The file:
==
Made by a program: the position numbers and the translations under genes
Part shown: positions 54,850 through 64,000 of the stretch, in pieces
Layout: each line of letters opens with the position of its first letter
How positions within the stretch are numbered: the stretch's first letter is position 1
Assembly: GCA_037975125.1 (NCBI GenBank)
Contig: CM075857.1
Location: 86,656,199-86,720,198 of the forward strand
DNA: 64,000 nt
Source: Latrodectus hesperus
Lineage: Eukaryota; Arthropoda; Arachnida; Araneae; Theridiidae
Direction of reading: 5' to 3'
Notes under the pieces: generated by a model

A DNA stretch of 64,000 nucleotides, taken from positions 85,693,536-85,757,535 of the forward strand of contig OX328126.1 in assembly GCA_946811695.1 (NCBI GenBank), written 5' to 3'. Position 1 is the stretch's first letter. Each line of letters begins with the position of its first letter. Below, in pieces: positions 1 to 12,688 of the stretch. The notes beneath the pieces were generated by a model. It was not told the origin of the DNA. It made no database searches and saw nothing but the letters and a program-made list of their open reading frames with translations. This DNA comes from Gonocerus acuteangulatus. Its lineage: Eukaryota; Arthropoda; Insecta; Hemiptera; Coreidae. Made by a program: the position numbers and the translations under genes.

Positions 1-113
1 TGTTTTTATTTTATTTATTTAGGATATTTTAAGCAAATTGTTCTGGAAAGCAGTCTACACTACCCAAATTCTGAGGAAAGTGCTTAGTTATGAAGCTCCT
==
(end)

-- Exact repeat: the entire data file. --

Made by a program: the position numbers and the translations under genes
Part shown: positions 54,850 through 64,000 of the stretch, in pieces
Layout: each line of letters opens with the position of its first letter
How positions within the stretch are numbered: the stretch's first letter is position 1
Assembly: GCA_037975125.1 (NCBI GenBank)
Contig: CM075857.1
Location: 86,656,199-86,720,198 of the forward strand
DNA: 64,000 nt
Source: Latrodectus hesperus
Lineage: Eukaryota; Arthropoda; Arachnida; Araneae; Theridiidae
Direction of reading: 5' to 3'
Notes under the pieces: generated by a model

A DNA stretch of 64,000 nucleotides, taken from positions 85,693,536-85,757,535 of the forward strand of contig OX328126.1 in assembly GCA_946811695.1 (NCBI GenBank), written 5' to 3'. Position 1 is the stretch's first letter. Each line of letters begins with the position of its first letter. Below, in pieces: positions 1 to 12,688 of the stretch. The notes beneath the pieces were generated by a model. It was not told the origin of the DNA. It made no database searches and saw nothing but the letters and a program-made list of their open reading frames with translations. This DNA comes from Gonocerus acuteangulatus. Its lineage: Eukaryota; Arthropoda; Insecta; Hemiptera; Coreidae. Made by a program: the position numbers and the translations under genes.

Positions 1-113
1 TGTTTTTATTTTATTTATTTAGGATATTTTAAGCAAATTGTTCTGGAAAGCAGTCTACACTACCCAAATTCTGAGGAAAGTGCTTAGTTATGAAGCTCCT